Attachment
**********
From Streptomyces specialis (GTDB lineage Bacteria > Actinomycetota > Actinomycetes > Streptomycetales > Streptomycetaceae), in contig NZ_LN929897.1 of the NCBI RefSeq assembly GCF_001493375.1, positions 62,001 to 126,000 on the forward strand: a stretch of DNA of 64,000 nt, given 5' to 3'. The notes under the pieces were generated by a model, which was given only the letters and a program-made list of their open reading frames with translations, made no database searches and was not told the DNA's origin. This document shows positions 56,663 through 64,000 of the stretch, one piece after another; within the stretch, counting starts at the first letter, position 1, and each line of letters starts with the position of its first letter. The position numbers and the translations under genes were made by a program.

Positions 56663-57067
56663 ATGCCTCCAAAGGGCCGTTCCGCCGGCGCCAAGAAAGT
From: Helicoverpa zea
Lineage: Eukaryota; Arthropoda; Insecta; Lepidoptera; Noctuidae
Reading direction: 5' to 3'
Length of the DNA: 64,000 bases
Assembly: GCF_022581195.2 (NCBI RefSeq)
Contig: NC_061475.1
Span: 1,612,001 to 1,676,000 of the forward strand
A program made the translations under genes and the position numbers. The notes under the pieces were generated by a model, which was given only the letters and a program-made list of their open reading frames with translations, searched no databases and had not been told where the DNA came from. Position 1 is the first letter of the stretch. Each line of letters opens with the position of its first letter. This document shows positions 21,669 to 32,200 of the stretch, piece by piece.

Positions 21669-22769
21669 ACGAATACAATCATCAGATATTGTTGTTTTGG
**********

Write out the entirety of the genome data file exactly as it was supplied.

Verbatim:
From Streptomyces specialis (GTDB lineage Bacteria > Actinomycetota > Actinomycetes > Streptomycetales > Streptomycetaceae), in contig NZ_LN929897.1 of the NCBI RefSeq assembly GCF_001493375.1, positions 62,001 to 126,000 on the forward strand: a stretch of DNA of 64,000 nt, given 5' to 3'. The notes under the pieces were generated by a model, which was given only the letters and a program-made list of their open reading frames with translations, made no database searches and was not told the DNA's origin. This document shows positions 56,663 through 64,000 of the stretch, one piece after another; within the stretch, counting starts at the first letter, position 1, and each line of letters starts with the position of its first letter. The position numbers and the translations under genes were made by a program.

Positions 56663-57067
56663 ATGCCTCCAAAGGGCCGTTCCGCCGGCGCCAAGAAAGT
From: Helicoverpa zea
Lineage: Eukaryota; Arthropoda; Insecta; Lepidoptera; Noctuidae
Reading direction: 5' to 3'
Length of the DNA: 64,000 bases
Assembly: GCF_022581195.2 (NCBI RefSeq)
Contig: NC_061475.1
Span: 1,612,001 to 1,676,000 of the forward strand
A program made the translations under genes and the position numbers. The notes under the pieces were generated by a model, which was given only the letters and a program-made list of their open reading frames with translations, searched no databases and had not been told where the DNA came from. Position 1 is the first letter of the stretch. Each line of letters opens with the position of its first letter. This document shows positions 21,669 to 32,200 of the stretch, piece by piece.

Positions 21669-22769
21669 ACGAATACAATCATCAGATATTGTTGTTTTGG